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The English garden traditions of Liguria

The Giardini Botanici Hanbury in Liguria. Copyright Susanne Altweger-Minet.The historic settlement of the Riviera by the English during the 19th century is still very much present in the charming gardens along its coast. Two gardens in particular are closely connected with the English merchant family of Hanbury, who were also passionate gardeners: La Mortola near Ventimiglia, better known under the name Giardini Botanici Hanbury, and the Villa della Pergola in Alassio.

The most famous example of the English gardening traditions of Liguria are the Hanbury Gardens, which are on the waiting list for UNESCO World Heritage Site classification. The palazzo itself was the former home of the Marchesi Orengo and offers a breathtaking, panoramic view of the hillside estate, its forest of plants and the Mediterranean. The park is a bucolic treasure trove for lovers of botany and garden design, and it is all in thanks to the young Thomas Hanbury who acquired the steep, coastal plot in 1867.

Hanbury had two goals: to create a beautiful park and garden, and to establish a harmony of native and exotic plants through acclimatisation and botanical experiments. Today, the University of Genoa has catalogued some 6,000 different plant life species in the gardens. It was important to Thomas to protect the elevated landscape of the place and as he transformed the estate into botanical gardens, the avid gardener retained the originality of the sharply inclining slope. Pergolas are connected by serpentine paths, winding stairs and hid-den ramps, which all meet in the centre. Thomas also took great care to preserve fragments of the ancient Roman Via Giulia Augusta, which run through the do-main.An exotic haven in the Hanbury gardens. Copyright Susanne Altweger-Minet.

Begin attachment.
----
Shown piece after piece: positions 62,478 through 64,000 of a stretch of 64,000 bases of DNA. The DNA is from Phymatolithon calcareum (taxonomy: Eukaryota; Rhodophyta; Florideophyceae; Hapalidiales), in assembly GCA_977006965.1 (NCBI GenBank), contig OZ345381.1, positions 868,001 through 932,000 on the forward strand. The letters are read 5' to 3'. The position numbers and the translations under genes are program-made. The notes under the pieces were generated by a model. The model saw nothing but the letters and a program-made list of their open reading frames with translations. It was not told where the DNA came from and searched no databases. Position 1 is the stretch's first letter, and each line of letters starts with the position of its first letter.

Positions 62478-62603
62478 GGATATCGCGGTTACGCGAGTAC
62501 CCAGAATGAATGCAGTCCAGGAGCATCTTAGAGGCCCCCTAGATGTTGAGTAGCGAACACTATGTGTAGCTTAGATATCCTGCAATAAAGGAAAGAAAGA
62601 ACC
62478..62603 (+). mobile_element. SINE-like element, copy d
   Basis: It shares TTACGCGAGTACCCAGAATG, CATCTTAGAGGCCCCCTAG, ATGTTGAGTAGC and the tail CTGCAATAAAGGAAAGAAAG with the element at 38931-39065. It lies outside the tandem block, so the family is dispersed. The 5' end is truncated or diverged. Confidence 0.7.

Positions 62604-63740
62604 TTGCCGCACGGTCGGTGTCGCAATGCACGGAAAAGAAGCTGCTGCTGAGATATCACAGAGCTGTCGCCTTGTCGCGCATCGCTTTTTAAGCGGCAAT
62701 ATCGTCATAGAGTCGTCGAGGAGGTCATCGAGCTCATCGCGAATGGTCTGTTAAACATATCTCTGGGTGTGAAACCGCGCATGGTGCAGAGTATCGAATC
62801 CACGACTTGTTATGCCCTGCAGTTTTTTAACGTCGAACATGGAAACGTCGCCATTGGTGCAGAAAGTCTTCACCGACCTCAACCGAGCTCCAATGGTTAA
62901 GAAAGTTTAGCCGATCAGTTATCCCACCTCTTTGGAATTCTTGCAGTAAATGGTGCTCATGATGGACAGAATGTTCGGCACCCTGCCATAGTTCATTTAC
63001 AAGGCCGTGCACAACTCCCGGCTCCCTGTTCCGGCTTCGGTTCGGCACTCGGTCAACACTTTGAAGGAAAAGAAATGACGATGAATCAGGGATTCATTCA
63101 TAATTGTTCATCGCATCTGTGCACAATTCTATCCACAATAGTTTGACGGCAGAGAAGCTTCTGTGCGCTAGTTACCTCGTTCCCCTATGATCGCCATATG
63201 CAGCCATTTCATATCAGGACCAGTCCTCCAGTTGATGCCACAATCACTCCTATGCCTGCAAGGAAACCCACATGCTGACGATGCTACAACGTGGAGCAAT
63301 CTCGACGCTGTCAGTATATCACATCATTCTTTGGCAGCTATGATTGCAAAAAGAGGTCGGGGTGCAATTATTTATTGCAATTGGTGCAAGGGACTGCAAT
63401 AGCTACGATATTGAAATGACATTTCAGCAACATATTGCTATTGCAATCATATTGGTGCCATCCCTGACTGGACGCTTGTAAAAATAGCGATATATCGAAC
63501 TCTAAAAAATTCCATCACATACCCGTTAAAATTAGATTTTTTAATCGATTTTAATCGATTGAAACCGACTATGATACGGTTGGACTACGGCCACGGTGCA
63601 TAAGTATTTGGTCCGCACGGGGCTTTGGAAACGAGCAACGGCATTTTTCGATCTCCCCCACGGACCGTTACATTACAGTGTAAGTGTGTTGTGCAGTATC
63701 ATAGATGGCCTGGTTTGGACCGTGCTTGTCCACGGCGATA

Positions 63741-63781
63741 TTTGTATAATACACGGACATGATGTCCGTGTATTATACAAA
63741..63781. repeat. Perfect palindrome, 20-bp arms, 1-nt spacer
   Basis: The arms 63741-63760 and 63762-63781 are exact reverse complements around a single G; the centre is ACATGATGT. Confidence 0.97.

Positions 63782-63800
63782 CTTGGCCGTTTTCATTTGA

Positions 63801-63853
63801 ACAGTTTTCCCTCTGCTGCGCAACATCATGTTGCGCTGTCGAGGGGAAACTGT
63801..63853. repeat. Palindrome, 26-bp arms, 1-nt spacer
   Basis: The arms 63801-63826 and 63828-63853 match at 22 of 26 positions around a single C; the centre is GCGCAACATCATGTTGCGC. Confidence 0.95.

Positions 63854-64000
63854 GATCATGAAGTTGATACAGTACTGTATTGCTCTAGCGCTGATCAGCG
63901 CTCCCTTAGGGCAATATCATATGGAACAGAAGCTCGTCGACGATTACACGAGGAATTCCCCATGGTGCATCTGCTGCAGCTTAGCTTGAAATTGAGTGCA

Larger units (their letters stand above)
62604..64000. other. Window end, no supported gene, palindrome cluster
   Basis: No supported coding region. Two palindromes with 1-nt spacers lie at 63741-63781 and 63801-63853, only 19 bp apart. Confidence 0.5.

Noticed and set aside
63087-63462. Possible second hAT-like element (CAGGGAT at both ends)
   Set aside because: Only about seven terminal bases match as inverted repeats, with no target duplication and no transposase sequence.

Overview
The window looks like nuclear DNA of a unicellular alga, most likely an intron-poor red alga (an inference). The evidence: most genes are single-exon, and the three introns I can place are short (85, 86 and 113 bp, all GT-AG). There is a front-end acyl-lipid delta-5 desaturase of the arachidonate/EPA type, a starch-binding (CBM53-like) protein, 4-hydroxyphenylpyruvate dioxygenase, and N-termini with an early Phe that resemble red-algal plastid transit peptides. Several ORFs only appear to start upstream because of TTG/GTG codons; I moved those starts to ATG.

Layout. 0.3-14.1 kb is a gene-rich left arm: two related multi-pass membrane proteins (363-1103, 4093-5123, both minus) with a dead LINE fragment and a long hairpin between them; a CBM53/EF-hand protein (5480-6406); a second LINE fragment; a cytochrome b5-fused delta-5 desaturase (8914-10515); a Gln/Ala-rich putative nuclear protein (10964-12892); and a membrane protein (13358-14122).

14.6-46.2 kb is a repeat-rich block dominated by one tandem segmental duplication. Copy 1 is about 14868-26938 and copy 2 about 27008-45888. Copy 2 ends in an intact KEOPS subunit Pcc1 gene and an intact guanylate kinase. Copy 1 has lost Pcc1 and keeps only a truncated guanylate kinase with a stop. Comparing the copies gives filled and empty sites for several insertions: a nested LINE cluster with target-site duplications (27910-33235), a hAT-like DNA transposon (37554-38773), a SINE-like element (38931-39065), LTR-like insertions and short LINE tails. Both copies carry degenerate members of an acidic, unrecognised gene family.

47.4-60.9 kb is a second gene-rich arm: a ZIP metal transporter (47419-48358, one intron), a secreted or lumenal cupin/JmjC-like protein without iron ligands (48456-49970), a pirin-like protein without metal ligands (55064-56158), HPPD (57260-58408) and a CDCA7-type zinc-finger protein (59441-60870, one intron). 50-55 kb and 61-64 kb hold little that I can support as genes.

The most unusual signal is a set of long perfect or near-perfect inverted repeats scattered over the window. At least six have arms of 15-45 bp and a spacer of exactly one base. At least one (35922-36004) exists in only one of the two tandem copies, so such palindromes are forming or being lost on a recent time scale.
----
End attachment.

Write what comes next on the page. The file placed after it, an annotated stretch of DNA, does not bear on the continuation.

Solid and reliable footwear is a must and for those wanting to follow the signposts down towards the sea, good health is also recommended. But however much the trek may leave you feeling breathless, it will be nothing compared to the beauty of the views. One is well compensated by a voyage through a paradisiacal world of plants, sculptures, amphorae and wells.

When picking a time of year to visit, spring and autumn are ideal. Parking is difficult during the summer with limited spaces on the nearby squares and streets. There is a small café on-site, but there is room for improvement and it is shabbily furnished when compared to lovely décor of the gardens outside.

Few are aware that the Villa della Pergola in Alassio also belonged to the Hanbury family from 1922. The house and terrace were built back in 1880 by another British family (the Scottish McMurdos), but the Hanburys brought their signature green thumb to its gardens. Today, the park is characterised by a romantic pergola encircled with roses and bougainvillea; pine, olive, almond, Lebanon cedar and eucalyptus trees; gigantic bird of paradise flowers and cacti. The artistry of the park has, in the past, attracted masters of film. Hitch-cock shot scenes for his directorial debut - The Pleasure Garden - here in 1925 and Oscar-winning Guy Green followed in 1957 with The Snorkel starring Peter van Eyck. Outside of their family properties, the Hanburys extended their influence to a number of other great gardens in Liguria such as the Villa Boccanegra and the Giardino Moreno, of which just a portion has survived under the popular name of the Monet gardens.

The charming Boccanegra, whose roots date back to the middle of the 16th century, can be found almost directly across the bay from the Hanbury Botanical Gar-dens. At the beginning of the 20th century, the estate was bought by vivacious English heiress Ellen Willmott - a lover of roses and keen botanist - after she visited La Mortola. During restorations to the garden in 1983, plants from all over the world were transported to the Villa Boccanegra and continue to thrive today on terraces of varied elevations. Over time, the palazzo has become enveloped by climbing plants and vines. Sadly not all of the Moreno Gardens of Bordighera exist today, but on Via Domenico Tumiati, a small section lives on. In 1884, painter Claude Monet described the gardens as ‘incredibly beautiful ‘and ‘pure magic’. He must have been thoroughly taken; the gardens inspired three individual paintings. 


Susanne Altweger-Minet